STD Labs and Treatment

Protect yourself and your partner with our STD testing services.

 

Whether you are concerned and not sure what to check for, or have been told you have been exposed to a specific disease, we can help with STD testing options.

Why should I use Alabama Comp for STD Testing?

lab

  • Confidential STD Testing Service AND medical treatment
    • Expanded STD panel only $229
    • Basic STD panel only $159 (excludes Hepatitis B and C)
    • Same day treatment appointment available for only $75
  • Locally owned business with superb customer service (no calling an “800” number to just be re-directed to a lab collection facility that can’t offer you medical treatment)
  • Our expanded 8-Test Panel tests for all common STDs, including:
    • Herpes Simplex Virus 1 and 2,
    • HIV
    • Hepatitis B and C
    • Chlamydia
    • Gonorrhea
    • Syphilis
  • Fast test results in 1-2 days; your results will be confidentially provided to you through the reporting method of your choice.
  • Immediate medical consultation and treatment available upon positive test results

STD testing: What’s right for you?

 

Sexually transmitted diseases are common, but the types of STD testing you need may vary by your risk factors. Find out what’s recommended for you.

If you’re sexually active, particularly with multiple partners, you’ve probably heard the following advice many times: Use protection and get tested.

 

This is important because a person can have a sexually transmitted disease without knowing it. In many cases, there aren’t any signs or symptoms. In fact, that’s why many experts prefer the term sexually transmitted infections (STIs), because you can have an infection without disease symptoms.

 

But what types of STI testing do you need? And how often should you be screened? The answers depend on your age, your sexual behaviors and other risk factors. Don’t assume that you’re receiving STI testing every time you have a gynecologic exam or Pap test.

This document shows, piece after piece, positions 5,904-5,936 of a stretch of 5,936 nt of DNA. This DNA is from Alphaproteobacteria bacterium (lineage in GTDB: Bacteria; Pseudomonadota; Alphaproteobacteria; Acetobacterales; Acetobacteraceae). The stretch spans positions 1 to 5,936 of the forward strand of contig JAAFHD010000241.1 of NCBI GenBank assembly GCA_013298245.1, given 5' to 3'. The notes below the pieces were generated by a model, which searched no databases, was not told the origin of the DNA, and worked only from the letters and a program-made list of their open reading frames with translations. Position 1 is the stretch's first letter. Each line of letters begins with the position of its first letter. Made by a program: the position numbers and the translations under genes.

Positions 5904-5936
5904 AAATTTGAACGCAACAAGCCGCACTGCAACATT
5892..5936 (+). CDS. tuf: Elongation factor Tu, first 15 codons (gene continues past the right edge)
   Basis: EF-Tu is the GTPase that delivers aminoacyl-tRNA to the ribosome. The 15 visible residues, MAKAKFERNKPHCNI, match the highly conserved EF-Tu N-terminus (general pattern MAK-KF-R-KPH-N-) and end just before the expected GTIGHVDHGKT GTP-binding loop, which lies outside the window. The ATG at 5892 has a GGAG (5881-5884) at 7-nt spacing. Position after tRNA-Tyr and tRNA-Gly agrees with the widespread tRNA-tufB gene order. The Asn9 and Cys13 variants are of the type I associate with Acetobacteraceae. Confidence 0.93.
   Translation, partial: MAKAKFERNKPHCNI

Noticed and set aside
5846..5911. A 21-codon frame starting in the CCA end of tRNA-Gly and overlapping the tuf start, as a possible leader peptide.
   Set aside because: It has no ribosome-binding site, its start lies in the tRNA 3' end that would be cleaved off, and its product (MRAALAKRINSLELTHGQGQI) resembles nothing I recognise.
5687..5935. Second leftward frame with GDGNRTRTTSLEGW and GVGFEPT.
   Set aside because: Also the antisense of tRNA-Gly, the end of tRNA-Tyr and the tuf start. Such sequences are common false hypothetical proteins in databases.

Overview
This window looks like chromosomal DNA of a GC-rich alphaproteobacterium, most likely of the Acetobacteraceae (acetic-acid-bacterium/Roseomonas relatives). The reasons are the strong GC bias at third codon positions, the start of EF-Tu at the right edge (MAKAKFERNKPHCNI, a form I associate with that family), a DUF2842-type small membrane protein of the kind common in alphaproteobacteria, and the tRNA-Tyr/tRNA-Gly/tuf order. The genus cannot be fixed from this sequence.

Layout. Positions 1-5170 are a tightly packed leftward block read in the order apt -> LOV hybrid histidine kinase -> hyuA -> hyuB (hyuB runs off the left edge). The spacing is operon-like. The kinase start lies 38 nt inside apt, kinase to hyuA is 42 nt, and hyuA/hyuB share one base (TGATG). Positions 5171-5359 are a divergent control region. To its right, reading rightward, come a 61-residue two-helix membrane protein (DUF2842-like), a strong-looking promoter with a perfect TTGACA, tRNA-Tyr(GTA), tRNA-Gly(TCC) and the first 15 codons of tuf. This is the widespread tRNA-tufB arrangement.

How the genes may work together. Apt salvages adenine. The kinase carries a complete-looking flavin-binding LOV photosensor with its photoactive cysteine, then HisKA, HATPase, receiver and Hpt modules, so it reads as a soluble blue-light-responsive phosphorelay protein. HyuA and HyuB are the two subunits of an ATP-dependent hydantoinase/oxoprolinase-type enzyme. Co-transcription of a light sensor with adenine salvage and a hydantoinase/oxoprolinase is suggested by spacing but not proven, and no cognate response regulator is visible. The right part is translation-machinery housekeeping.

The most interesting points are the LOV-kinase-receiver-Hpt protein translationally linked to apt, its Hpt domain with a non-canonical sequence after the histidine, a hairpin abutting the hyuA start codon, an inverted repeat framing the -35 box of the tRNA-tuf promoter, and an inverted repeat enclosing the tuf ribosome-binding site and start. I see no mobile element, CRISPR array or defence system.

lab2Testing for specific STIs

Here are some guidelines for STI testing for specific sexually transmitted infections.

 

Chlamydia and Gonorrhea

 

Get screened annually if:

  • You’re a sexually active woman under age 25
  • You’re a woman older than 25 and at risk of STIs — for example, if you’re having sex with a new partner or multiple partners
  • You’re a man who has sex with men
  • You have HIV
  • You’ve been forced to have intercourse or engage in sexual activity against your will

 

Chlamydia and gonorrhea screening is done either through a urine test or through a swab inside the penis in men or from the cervix in women. The sample is then analyzed in a laboratory. Screening is important, because if you don’t have signs or symptoms, you can be unaware that you have either infection.

 

HIV TestHIV, Syphilis and Hepatitis

The Centers for Disease Control and Prevention (CDC) encourages HIV testing, at least once, as a routine part of medical care if you’re an adolescent or adult between the ages of 13 and 64. Younger teens should be tested if they have a high risk of an STI. The CDC advises yearly HIV testing if you are at high risk of infection.

 

Hepatitis C screening is recommended for everyone born between 1945 and 1965. The incidence of hepatitis C is high in this age group, and the disease often has no symptoms until it’s advanced. Vaccines are available for both hepatitis A and B if screening shows you haven’t been exposed to these viruses.

 

Request testing for HIV, syphilis and hepatitis if you:

  • Test positive for another STI, which puts you at greater risk of other STIs
  • Have had more than one sexual partner (or if your partner has had multiple partners) since your last test
  • Use intravenous (IV) drugs
  • Are a man who has sex with men
  • Are pregnant or planning on becoming pregnant
  • Have been forced to have intercourse or engage in sexual activity against your will

 

Your doctor tests you for syphilis by taking either a blood sample or a swab from any genital sores you might have. The sample is examined in a laboratory. A blood sample is taken to test for HIV and hepatitis.

 

Genital Herpes

 

No good screening test exists for herpes, a viral infection that can be transmitted even when a person doesn’t have symptoms. Your doctor may take a tissue scraping or culture of blisters or early ulcers, if you have them, for examination in a laboratory. But a negative test doesn’t rule out herpes as a cause for genital ulcerations.

 

A blood test also may help detect a past herpes infection, but results aren’t always conclusive. Some blood tests can help differentiate between the two main types of the herpes virus. Type 1 is the virus that more typically causes cold sores, although it can also cause genital sores.

 

Type 2 is the virus that causes genital sores more often. Still, the results may not be totally clear, depending on the sensitivity of the test and the stage of the infection. False-positive and false-negative results are possible.1

1https://www.mayoclinic.org/diseases-conditions/sexually-transmitted-diseases-stds/in-depth/std-testing/art-20046019

 

Call or text 205-999-7644 to schedule an appointment today.